Baldwin, Nicholas, Ransby: We Put Together a List of Authors to Read This MLK Day
Pacific Standard asked civil rights experts to share their picks of the most essential literature on the movement.
'Diversity' Is Meaningless as Long as White Supremacy Thrives on Campuses
After decades of diversity initiatives and tokenization, Native students deserve advisers who look like them—and a curriculum that treats them as equals.
The Lede, Issue #12: Inside an Embattled EPA, the Effects of Air Pollution, the Art of Loneliness, and More
An exclusive newsletter that gives premium members greater access to Pacific Standard stories, staff, and contributors in their inbox every Sunday morning
Literature Exposed Hollywood's Sexual Violence Problem Decades Ago
Numerous writers over the years have written at-length about the worst parts of the entertainment industry. So why have so many people missed it?
The Ongoing Revolution to Unite African Literature
The Jalada literary collective has a radical mission: an ongoing translation effort to unite— and elevate—African literature.
'The Last Pork Chop': A Wild Northern Reading Guide
The best books about the Northern wilderness and our place in it.
A Shakespeare Fan Who Loosed the Bard's Birds on America
Over 100 years ago, Eugene Schieffelin set out to introduce every bird mentioned in Shakespeare's plays to America. Today, one of those birds is causing irreparable crop damage.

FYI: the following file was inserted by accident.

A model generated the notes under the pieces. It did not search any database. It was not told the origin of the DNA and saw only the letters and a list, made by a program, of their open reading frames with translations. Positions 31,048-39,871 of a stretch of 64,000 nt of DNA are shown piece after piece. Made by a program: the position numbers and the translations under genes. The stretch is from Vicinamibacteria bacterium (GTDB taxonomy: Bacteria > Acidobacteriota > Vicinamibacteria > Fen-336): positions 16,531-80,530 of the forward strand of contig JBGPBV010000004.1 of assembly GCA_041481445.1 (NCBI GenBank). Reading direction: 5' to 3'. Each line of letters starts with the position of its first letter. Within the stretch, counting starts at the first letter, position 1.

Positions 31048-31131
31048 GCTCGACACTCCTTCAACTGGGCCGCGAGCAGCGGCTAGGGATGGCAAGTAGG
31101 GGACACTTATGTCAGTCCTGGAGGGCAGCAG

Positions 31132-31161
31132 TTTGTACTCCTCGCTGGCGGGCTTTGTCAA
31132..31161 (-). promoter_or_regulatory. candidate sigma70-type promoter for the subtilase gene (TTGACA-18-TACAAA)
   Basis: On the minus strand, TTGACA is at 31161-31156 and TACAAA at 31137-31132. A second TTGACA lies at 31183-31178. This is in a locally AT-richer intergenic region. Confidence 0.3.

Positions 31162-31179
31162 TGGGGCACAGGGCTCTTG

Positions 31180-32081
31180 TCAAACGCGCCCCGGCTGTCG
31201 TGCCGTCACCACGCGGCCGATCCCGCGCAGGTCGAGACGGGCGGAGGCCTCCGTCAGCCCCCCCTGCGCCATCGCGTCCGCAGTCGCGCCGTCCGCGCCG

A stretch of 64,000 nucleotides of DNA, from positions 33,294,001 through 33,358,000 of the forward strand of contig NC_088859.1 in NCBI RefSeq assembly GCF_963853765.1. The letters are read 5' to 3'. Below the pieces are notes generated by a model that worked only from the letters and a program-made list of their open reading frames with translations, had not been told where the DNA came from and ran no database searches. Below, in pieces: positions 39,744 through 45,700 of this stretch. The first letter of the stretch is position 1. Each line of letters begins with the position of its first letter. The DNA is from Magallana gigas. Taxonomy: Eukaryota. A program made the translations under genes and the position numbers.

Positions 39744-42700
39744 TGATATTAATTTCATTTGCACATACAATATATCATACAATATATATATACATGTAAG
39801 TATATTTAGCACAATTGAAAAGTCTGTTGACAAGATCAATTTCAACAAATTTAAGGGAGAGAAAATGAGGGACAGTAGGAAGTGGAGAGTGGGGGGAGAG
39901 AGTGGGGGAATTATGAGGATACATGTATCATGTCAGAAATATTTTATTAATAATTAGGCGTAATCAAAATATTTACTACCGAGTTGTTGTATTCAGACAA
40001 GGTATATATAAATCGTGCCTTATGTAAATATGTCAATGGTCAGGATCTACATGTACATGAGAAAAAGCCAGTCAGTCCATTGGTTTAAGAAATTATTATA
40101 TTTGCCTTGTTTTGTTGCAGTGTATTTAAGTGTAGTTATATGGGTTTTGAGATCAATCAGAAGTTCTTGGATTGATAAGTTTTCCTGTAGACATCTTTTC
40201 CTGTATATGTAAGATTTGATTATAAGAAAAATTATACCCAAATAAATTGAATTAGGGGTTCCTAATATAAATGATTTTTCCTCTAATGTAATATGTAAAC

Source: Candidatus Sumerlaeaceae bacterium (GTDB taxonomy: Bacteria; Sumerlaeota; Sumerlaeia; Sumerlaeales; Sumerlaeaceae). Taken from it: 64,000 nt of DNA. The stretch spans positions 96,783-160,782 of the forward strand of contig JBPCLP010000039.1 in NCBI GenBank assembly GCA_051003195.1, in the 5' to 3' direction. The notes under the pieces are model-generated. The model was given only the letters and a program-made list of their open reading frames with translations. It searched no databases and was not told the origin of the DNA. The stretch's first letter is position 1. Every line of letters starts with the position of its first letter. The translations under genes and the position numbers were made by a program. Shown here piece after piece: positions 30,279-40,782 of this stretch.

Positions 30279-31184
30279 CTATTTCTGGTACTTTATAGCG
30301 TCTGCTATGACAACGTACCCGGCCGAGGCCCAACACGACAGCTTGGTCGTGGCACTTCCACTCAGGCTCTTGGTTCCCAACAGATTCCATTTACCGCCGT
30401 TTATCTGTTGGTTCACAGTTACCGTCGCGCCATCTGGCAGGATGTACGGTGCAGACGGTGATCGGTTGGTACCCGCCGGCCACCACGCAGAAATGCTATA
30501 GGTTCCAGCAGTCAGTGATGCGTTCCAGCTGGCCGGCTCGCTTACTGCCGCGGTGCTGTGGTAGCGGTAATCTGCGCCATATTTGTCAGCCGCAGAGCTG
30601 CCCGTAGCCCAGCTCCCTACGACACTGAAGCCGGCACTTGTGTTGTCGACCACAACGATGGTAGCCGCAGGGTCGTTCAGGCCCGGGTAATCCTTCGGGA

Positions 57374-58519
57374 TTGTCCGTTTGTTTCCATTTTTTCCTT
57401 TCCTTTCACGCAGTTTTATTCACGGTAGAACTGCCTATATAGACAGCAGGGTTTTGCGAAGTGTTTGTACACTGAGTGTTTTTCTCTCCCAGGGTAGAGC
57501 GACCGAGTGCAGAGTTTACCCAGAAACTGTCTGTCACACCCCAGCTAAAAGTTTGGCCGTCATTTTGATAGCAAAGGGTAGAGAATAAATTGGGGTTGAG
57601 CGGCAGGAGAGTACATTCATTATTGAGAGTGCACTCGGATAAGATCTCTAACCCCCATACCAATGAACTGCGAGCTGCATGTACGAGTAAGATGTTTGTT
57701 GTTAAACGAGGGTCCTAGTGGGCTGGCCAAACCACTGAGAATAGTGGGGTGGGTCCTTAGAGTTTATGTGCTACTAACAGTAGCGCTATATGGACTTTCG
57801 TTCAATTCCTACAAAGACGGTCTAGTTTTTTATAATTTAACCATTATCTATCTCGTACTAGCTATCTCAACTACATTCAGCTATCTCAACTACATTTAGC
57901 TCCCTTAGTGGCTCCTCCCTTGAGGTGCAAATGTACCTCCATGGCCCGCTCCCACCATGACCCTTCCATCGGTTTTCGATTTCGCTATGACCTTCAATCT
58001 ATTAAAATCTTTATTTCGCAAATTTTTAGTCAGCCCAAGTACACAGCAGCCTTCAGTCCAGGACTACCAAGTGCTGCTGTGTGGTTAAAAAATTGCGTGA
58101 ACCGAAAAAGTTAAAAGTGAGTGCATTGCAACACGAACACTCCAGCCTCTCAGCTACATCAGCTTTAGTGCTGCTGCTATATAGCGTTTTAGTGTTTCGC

Can the Kremlin's Bizarre Sci-Fi Tell Us What Russia Really Wants?
Over the past five years, Vladimir Putin’s presidential aide has been publishing fiction under an alias. Desperate for answers, commentators are trying hard to find some meaning in all of the madness.
Writing From the Woods: Surveying the Literature of Opting Out
As part of our week-long series on people who opt out of society, Eva Holland traces the American tradition of examining the outdoors with loving precision, from Henry David Thoreau to Annie Dillard.
Who Are the Fiction Writers Taking on Poverty and Inequality Today?
Seventy-five years after its first publication date, The Grapes of Wrath is still a staple in most American classrooms. Is that because we haven’t yet written anything that does a better job of portraying the devastation of not having enough?
Are Picture Books Warping How Kids Understand Animals?
Anthropomorphizing animals is a bad strategy for education, a new study suggests.
4 Conferences Happening in March and April That Are Worth Attending
From Literature and Physical Culture to Banknote 2014, academic gatherings you should be aware of.